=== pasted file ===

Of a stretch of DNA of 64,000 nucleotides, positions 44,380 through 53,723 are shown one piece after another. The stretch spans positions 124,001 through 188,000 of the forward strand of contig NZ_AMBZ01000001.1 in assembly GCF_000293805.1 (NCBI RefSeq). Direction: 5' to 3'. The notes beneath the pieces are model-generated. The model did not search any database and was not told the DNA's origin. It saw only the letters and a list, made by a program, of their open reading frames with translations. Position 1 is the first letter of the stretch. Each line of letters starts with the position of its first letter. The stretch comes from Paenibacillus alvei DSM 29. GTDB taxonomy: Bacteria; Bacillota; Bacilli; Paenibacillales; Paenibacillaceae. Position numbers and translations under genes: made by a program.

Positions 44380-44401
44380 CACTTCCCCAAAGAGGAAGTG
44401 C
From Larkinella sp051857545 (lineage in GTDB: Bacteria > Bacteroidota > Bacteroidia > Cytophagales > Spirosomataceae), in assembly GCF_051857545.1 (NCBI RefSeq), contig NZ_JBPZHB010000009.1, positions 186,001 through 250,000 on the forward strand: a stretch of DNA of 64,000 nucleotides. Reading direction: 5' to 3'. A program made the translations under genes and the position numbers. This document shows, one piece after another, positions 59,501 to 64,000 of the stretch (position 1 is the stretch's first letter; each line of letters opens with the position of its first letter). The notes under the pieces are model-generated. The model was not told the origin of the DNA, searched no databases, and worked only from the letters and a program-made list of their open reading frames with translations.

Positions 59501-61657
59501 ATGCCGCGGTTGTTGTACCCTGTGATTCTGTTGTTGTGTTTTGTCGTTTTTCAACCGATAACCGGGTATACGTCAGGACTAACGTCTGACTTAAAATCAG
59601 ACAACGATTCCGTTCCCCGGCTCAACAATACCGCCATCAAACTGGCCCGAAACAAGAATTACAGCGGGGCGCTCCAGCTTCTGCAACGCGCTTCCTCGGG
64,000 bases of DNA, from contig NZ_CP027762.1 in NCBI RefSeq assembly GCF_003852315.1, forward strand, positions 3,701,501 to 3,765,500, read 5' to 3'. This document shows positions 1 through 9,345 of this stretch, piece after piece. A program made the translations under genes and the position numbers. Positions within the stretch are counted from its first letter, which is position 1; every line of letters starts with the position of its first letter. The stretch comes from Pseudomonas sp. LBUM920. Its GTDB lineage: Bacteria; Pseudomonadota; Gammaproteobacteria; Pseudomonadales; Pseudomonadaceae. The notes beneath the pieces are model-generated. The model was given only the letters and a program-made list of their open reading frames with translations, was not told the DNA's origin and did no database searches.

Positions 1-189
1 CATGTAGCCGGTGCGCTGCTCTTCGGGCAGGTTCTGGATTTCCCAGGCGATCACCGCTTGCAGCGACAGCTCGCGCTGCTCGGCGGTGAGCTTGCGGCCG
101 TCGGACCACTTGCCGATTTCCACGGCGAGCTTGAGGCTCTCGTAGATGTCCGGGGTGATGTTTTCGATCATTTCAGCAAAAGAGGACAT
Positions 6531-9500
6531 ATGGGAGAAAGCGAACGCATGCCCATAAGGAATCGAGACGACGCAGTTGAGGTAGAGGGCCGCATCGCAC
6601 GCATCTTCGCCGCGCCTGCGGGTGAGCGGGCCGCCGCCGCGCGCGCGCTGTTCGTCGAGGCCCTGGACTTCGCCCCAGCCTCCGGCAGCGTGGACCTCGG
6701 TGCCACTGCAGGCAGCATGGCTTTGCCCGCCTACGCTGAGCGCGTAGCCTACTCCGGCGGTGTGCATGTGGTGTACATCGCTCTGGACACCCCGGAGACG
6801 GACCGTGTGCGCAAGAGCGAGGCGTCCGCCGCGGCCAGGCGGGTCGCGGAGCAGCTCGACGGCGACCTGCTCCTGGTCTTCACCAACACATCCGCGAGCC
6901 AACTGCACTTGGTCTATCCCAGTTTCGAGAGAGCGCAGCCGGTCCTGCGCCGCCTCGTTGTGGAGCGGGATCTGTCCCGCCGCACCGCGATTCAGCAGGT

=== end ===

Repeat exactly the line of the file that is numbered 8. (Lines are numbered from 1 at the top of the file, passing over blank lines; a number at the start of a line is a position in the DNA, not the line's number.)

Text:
59601 ACAACGATTCCGTTCCCCGGCTCAACAATACCGCCATCAAACTGGCCCGAAACAAGAATTACAGCGGGGCGCTCCAGCTTCTGCAACGCGCTTCCTCGGG